Florence’s long history surprises even those who believe they know all its secrets.
In the Gallery of Modern Art in Palazzo Pitti, one of the most visited buildings in the city, you can admire the monumental Staircase designed by Pasquale Poccianti in 1847, which remained closed for more than half a century. Its long and careful restoration, for which contemporary marble was used, returned to the grand Staircase to its full splendour, just as it was at its inauguration in the times of the last Grand Dukes of Tuscany.
The Porcellino Market, known for the bronze statue made by Tacca that shows the famous wild boar on the fountain, is well-loved by all. Under the vast loggia is the straw market, whilst above the vaults, in the cavity of the roof, a vast lounge has been restored, accessible via a spiral staircase enclosed in one of the columns. The lounge, with a breathtaking panoramic view, is not open to the public on a regular basis and can accommodate up to 20 people; it was restored by the Committee of Market Traders and is used for meetings and cultural activities.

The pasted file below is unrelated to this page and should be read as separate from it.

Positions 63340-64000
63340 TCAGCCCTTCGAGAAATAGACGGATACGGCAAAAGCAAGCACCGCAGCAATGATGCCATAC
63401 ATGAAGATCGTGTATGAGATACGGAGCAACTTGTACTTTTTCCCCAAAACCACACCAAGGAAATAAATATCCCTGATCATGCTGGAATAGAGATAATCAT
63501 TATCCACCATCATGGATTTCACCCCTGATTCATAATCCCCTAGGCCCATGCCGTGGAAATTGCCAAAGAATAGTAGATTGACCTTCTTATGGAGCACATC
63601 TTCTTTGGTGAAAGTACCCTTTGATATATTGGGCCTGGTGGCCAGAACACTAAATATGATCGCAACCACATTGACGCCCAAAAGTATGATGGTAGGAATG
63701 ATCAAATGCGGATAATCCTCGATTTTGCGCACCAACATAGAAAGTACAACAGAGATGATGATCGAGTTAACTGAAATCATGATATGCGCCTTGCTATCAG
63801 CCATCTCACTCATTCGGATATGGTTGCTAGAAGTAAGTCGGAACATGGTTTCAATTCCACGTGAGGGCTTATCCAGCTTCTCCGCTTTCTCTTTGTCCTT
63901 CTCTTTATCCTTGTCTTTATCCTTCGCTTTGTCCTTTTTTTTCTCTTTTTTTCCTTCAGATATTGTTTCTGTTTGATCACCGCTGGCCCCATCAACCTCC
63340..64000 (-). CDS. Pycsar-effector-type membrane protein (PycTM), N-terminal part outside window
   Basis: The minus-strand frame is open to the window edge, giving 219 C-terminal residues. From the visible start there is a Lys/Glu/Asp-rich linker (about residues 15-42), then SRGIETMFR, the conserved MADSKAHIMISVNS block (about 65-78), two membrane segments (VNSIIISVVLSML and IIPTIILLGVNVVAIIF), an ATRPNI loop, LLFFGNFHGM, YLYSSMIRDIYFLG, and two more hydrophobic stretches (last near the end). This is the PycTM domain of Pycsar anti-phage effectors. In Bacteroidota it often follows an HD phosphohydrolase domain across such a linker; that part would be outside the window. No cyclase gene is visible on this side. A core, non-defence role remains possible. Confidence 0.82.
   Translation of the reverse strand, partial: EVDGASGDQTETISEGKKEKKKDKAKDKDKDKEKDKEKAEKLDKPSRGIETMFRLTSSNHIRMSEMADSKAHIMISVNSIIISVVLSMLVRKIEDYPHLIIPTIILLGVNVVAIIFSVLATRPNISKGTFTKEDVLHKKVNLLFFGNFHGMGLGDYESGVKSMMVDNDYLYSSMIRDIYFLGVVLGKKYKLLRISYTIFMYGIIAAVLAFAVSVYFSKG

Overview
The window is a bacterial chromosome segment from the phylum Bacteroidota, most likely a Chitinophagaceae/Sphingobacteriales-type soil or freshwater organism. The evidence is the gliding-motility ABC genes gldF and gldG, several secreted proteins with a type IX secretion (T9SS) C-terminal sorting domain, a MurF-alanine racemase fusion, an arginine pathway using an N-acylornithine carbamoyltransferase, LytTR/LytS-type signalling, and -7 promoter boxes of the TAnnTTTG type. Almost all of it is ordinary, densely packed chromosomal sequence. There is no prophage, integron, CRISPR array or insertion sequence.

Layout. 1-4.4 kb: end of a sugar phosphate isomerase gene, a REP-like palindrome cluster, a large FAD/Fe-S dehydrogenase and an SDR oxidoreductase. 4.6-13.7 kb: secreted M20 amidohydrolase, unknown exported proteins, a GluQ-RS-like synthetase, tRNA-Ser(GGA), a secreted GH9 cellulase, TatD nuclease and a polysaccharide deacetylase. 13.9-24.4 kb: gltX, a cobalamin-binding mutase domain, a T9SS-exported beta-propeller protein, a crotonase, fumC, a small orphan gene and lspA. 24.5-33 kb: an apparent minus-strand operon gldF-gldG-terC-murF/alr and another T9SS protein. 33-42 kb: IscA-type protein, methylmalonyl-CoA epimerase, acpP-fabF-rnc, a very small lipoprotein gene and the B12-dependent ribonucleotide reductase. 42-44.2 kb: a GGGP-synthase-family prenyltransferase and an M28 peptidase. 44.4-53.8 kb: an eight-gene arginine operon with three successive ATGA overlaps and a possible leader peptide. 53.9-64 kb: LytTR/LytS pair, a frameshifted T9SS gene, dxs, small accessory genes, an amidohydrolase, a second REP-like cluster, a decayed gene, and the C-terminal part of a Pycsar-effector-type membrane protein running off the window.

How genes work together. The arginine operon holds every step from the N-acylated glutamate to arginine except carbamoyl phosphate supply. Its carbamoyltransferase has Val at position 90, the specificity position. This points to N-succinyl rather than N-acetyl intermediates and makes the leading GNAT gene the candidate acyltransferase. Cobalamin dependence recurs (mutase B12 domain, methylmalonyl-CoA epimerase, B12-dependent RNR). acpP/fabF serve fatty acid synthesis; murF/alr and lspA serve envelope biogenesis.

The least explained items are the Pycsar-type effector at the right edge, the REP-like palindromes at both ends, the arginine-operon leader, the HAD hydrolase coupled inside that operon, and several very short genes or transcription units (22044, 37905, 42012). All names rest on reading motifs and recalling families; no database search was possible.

The Tower of San Niccolò, in Piazza Poggi, is also unmissable. The door, which remained isolated from the wall it belonged to, was built in 1324 in defence of the Oltrarno district. It is the only tower in Florence that was not “pruned”, that is to say lowered from its original height, thus maintaining a very impressive walkway.
Finally, a touch of modernity: the Rose Garden, open throughout June and in a panoramic localtion below Piazzale Michelangelo. It is home to nine sculptures and two sketches by the recently deceased Belgian artist, Jean Michel Folon.